Identify the Most Relevant Issues to Fix

Using Sonargraph to analyse a large code base usually reveals a lot of issues. The “System Diff” helps to keep the quality level by highlighting new and worsened issues as described in a previous blog post. But up to now there has been no recommendation about which of the already existing issues should be fixed first.
The new “Ranking” view available in Sonargraph 11.5 does exactly that and this blog post describes how it works.

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Motivation for Code Quality

The main idea behind Sonargraph has always been to provide a tool that eases the creation and maintenance of high-quality software. For any serious project that must live longer than a couple of months, it is actually cheaper to spend a part of your resources to keep your software constantly at a good level of quality than using all your time to create new features. Martin Fowler explains this very well in his article “Is High Quality Worth the Cost?”. The bottom line is, that apart from the very early development stages, high-quality software is actually cheaper to develop, because it allows adding new features at almost constant speed, whereas it becomes more and more time consuming to add new features into a code base with low quality. According to our experience the most successful teams spend about 15% to 20% of their time on code hygiene.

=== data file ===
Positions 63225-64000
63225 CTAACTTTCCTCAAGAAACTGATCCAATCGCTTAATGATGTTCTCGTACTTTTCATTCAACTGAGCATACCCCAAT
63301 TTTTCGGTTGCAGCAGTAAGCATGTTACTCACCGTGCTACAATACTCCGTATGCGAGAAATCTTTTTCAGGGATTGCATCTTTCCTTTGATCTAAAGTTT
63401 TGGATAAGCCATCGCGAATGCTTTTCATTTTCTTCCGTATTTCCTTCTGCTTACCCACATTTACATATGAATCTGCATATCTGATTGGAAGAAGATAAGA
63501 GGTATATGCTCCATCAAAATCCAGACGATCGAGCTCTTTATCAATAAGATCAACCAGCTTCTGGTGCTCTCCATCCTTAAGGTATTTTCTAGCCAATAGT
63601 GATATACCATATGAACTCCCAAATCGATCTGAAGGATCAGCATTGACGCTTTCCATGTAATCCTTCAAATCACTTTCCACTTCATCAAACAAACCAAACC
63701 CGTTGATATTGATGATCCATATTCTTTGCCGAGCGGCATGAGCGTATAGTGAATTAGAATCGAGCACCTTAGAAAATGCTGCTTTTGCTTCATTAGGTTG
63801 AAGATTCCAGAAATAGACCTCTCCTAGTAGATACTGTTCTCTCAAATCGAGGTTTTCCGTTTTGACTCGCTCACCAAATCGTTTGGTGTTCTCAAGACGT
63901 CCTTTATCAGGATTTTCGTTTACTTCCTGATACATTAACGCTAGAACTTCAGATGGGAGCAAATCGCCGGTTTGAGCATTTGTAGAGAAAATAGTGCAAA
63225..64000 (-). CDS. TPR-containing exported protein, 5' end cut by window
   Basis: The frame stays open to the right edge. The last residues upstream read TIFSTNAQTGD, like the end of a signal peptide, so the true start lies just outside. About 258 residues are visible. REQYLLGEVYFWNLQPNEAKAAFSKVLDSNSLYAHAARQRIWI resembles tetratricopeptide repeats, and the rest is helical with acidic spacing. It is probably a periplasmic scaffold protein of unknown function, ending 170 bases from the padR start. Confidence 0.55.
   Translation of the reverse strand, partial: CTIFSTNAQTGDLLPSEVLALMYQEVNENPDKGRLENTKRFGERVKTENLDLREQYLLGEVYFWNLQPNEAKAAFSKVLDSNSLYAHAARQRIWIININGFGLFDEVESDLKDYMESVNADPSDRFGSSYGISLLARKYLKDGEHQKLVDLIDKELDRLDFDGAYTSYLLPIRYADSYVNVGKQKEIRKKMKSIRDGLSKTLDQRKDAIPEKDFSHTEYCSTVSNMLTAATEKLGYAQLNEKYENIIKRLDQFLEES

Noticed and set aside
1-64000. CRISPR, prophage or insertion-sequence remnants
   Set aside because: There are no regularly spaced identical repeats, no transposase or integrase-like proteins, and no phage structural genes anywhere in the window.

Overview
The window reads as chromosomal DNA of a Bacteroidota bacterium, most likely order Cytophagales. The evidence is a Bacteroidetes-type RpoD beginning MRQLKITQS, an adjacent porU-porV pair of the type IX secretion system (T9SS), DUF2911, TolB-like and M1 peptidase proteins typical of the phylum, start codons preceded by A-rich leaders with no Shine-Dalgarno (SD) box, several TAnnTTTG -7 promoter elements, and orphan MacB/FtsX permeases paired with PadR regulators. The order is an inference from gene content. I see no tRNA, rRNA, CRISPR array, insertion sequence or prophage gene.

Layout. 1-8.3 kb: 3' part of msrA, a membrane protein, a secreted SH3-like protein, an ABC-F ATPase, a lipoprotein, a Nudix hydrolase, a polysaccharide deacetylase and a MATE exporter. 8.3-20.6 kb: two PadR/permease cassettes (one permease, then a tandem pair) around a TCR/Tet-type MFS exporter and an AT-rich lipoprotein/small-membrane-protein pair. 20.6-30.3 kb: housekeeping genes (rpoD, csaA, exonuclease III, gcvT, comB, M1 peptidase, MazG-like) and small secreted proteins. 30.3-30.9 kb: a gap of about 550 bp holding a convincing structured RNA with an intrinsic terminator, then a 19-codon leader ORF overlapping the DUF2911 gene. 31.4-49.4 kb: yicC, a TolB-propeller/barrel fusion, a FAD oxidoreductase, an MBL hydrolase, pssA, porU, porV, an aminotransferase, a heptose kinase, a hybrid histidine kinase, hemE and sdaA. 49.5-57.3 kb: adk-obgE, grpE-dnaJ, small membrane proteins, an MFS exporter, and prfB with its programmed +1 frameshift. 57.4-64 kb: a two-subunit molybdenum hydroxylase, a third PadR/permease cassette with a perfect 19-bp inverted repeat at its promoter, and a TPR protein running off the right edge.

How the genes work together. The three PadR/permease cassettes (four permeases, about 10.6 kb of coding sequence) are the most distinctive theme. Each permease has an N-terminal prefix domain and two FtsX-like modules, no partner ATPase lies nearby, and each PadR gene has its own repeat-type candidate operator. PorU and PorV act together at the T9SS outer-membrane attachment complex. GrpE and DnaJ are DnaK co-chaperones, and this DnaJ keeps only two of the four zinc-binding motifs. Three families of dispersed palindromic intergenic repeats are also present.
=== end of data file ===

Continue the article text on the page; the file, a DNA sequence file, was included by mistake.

We at hello2morrow believe that a consistent architecture is a fundamental part of software quality. When we use the term “architecture”, we think of it in terms of the IEEE 1471 standard:

“The fundamental organization of a system embodied in its components, their relationships to each other, and to the environment, and the principles guiding its design and evolution.”

This blog post describes why architectural design as an activity is needed, why conformance checks need to be done automatically by a tool and how Sonargraph supports you as a developer and architect during these activities.

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A Promising New Metric To Track Maintainability

A good metric to measure software maintainability is the holy grail of software metrics. What we would like to achieve with such a metric is that its values more or less conform with the developers own judgement of the maintainability of their software system. If that would succeed we could track that metric in our nightly builds and use it like the canary in the coal mine. If values deteriorate it is time for a refactoring. We could also use it to compare the health of all the software systems within an organization. And it could help to make decisions about whether it is cheaper to rewrite a piece of software from scratch instead of trying to refactor it.

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